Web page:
A report by the Global Detention Centre reveals that immigration detention in Austria has tripled since 2015 while the numbers of asylum seekers have plummeted after 2016.

The report provides an overview of the legal framework that governs immigration detention in Austria with a focus on laws, policies and practices enacted in the aftermath of 2015 to facilitate the detention of asylum seekers. It also features an overview of the detention infrastructure in Austria that includes a detailed analysis of the conditions in the five main immigration detention facilities.

The report points to the xenophobic political forces that have been driving the country’s restrictive migration and asylum policy since 2015, introducing temporary controls at its borders with Hungary and Slovenia and additional security measures at its border with Italy. The last three years have seen an expansion of the grounds for detaining people and an increase of the maximum period of detention for migrants and asylum seekers through amendments to the Aliens Police Act for both adults (from four to six months) and children (from two to three months).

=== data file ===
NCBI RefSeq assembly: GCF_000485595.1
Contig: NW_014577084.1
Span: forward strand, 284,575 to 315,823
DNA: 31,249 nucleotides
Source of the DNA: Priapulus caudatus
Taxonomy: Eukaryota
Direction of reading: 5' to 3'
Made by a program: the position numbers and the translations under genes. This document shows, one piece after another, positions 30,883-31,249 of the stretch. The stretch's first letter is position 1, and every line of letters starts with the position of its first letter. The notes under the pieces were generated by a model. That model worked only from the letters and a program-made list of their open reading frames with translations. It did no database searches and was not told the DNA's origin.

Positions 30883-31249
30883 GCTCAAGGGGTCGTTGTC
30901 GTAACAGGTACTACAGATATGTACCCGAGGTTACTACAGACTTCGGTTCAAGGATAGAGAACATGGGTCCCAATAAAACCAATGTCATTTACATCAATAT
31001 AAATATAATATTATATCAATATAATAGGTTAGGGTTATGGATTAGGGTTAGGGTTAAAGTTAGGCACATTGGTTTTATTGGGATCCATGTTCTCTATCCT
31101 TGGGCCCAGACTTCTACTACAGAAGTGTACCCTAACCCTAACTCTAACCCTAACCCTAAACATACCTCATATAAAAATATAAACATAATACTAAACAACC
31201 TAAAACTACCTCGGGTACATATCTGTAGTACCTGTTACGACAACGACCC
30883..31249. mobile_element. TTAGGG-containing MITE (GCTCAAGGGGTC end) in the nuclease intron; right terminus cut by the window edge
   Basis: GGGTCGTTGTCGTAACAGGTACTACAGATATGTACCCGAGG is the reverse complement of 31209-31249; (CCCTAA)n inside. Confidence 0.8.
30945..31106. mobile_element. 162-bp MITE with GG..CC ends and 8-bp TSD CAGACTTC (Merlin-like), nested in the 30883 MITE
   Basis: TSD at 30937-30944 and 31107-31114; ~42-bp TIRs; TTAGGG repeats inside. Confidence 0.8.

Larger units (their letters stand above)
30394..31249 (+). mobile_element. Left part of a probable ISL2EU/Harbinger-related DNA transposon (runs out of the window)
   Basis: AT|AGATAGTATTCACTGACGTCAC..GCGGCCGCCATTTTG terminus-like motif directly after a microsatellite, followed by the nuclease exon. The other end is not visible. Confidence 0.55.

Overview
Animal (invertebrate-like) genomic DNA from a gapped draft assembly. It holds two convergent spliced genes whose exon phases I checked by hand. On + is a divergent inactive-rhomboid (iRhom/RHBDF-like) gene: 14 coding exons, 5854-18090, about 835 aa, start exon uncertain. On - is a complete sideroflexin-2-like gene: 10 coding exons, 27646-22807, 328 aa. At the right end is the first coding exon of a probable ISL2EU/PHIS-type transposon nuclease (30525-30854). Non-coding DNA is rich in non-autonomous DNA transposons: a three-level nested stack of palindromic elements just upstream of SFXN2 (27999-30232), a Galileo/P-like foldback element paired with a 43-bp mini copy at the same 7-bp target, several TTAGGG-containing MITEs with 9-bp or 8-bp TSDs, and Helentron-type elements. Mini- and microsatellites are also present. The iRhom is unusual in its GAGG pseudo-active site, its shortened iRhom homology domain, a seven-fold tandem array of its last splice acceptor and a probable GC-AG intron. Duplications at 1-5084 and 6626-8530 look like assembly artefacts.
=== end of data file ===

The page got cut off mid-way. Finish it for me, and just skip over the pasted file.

While Austrian officials explain the rise in migrant detention numbers from 1,436 (2015) to 5,252 (2018) with reference to the government’s renewed emphasis on removals, the report demonstrates that the annual rates of return have only increased by 15 percent in a period when detention has increased by 115% (2016-18).

The report criticises that police detention centres (or “PAZ”) with unsuitable conditions continue to be used for immigration detention purposes and points to the outsourcing of various services in detention to private security companies such as the controversial multinational G4S.

The report also comments on the government’ plans to amend the Constitution to provide for “preventive security detention”. It warns that this would greatly expand the government’s detaining powers, allowing for detention without an initial court order of asylum seekers who are deemed potential threats to the public. However, the two-thirds majority in Parliament required for such an amendment is of yet insecure.

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Photo: (CC) Neil Conway, November 2011

This article appeared in the ECRE Weekly Bulletin . You can subscribe to the Weekly Bulletin here.